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Around the world: Education reforms in South Asia, Singapore, Sierra Leone and Ireland

Minnesota Public Radio posts a column by Nsikan Akpan connecting Malala Yousafzai’s Nobel Peace Prize to a discussion of successes and failures in expanding educational opportunities for girls and for the poor around the world, mainly in South Asia. (But the United States gets an F: “No Child Left Behind has not worked. In fact, it’s failed.” Read it here. What do you think?

My last post linked to an article about Finland; another country often raised as an ideal system is Singapore. Cathie Norris and Elliot Soloway post a dialogue on THE Journal about education in Singapore. The page is a bit of a promotion for their newsletter, but the information they provide is interesting and worth looking in to: “Singapore’s MasterPlan 3 explicitly states that pedagogy must move from direct instruction, with its focus on content testing, to inquiry-based ….” Read it here.

Probably the view of Africa by most Americans imagines it as disconnected and isolated from the modern world, and the portrayal of the Ebola crisis isn’t helping change that view. This article might: Silicon Republic reports on schools in Sierra Leone using various forms of distance learning to keep children learning if they attend schools closed due to the outbreak of the deadly virus. Read it here.

One of the things that stuck with me from the presentations at our Broward Global Education Symposium in March was the importance of students learning the so-called “soft skills” of teamwork, empathy, and grit, along with the Common Core standards and technology skills. Here’s an article from the Irish Times about a movement at primary schools in Ireland to help students develop those “soft” skills. To supplement this piece, here is an article from the Association of Supervision and Curriculum Development about how to set up collaborative learning in your classroom.

What would Finland do?

CNN has finally jumped on the Finland bandwagon with its report on how the structure of education there contributes to its excellent international results. If you’re not familiar with this story or would like a refresher, the link is here.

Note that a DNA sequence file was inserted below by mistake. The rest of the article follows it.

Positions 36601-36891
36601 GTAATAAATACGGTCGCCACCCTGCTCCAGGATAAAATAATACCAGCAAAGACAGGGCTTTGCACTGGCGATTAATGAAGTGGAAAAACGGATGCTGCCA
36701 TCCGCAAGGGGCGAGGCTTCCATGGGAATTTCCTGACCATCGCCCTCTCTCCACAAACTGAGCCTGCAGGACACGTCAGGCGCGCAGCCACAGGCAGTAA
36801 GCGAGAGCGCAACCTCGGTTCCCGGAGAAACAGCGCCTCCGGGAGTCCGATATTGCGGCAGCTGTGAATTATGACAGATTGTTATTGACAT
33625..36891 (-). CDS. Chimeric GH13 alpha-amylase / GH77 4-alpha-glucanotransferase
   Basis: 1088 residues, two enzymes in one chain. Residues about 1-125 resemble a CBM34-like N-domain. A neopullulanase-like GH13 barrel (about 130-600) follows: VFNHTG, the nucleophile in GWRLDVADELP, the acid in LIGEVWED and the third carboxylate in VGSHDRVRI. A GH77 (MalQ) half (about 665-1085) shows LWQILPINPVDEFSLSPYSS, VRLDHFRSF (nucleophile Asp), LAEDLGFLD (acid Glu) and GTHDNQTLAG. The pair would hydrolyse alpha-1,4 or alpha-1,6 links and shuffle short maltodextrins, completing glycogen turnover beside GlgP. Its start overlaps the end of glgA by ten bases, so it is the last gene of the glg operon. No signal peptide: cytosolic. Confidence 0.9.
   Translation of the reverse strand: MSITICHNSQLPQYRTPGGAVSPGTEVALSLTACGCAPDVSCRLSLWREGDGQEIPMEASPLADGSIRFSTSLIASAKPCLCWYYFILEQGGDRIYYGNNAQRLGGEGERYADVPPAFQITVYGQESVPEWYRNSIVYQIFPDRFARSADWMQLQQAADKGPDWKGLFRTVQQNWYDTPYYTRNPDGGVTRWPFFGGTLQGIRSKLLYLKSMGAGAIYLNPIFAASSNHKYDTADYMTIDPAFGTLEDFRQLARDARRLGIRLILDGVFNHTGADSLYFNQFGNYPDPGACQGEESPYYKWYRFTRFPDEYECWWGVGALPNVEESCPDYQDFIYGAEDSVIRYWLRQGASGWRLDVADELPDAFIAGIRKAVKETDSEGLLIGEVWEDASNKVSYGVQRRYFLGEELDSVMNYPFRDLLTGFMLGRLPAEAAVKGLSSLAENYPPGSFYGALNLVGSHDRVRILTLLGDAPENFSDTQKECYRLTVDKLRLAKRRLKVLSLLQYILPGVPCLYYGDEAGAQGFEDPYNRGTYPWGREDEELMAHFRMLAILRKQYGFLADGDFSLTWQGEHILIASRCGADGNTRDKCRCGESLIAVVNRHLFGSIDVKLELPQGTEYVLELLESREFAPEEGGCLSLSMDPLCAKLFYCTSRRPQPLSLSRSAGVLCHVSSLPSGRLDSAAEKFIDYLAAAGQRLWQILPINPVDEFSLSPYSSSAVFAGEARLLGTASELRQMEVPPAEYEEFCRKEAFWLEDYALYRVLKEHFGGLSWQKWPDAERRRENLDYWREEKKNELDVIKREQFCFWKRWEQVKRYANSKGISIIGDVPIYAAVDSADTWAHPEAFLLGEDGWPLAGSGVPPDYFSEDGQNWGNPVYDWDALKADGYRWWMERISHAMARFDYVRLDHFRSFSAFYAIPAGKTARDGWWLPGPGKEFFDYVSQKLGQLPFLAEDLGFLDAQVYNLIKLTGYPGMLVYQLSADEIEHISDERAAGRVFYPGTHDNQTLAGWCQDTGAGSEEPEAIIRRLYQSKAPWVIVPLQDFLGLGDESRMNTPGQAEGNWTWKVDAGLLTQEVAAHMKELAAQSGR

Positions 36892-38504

U. S. Department of State announces scholarships for American high school students to study abroad

The National Security Language Initiative for Youth (NSLI-Y) offers merit-based scholarships to study one of seven critical foreign languages: Arabic, Chinese (Mandarin), Hindi, Korean, Persian (Tajiki), Russian and Turkish. The NSLI-Y program is designed to immerse participants in the cultural life of the host country, provide formal and informal language practice, and spark a lifetime interest in foreign languages and cultures. The application deadline for summer 2015 and academic year 2015-2016 programs is October 30, 2014. Visit for more information.

The Kennedy-Lugar Youth Exchange and Study (YES) Abroad Program offers merit-based scholarships to spend an academic year in countries that may include Bosnia & Herzegovina, Egypt, Ghana, India, Indonesia, Macedonia, Malaysia, Mali, Morocco, Oman, Philippines, South Africa, Thailand, Tunisia, and Turkey. This program increases understanding between people in the United States and people in countries with significant Muslim populations. Students live with host families, attend local high schools, do community service, and complete a capstone project. Applications for academic year 2015-16 programs are due January 7, 2015. Visit for more information.

The Congress-Bundestag Youth Exchange Program (CBYX) offers merit-based scholarships to spend an academic year in Germany. The program was established in 1983 to celebrate German-American friendship based on common values of democracy. Students live with host families, attend local schools, and participate in community life in Germany. For more information and application deadlines, visit the organization in charge of recruitment for your state at

For more information on exchanges sponsored by the U.S. Department of State’s Bureau of Educational and Cultural Affairs, visit or watch this video about U.S. high school student exchanges. To receive printed brochures and/or posters about our study abroad opportunities, send an email with your request to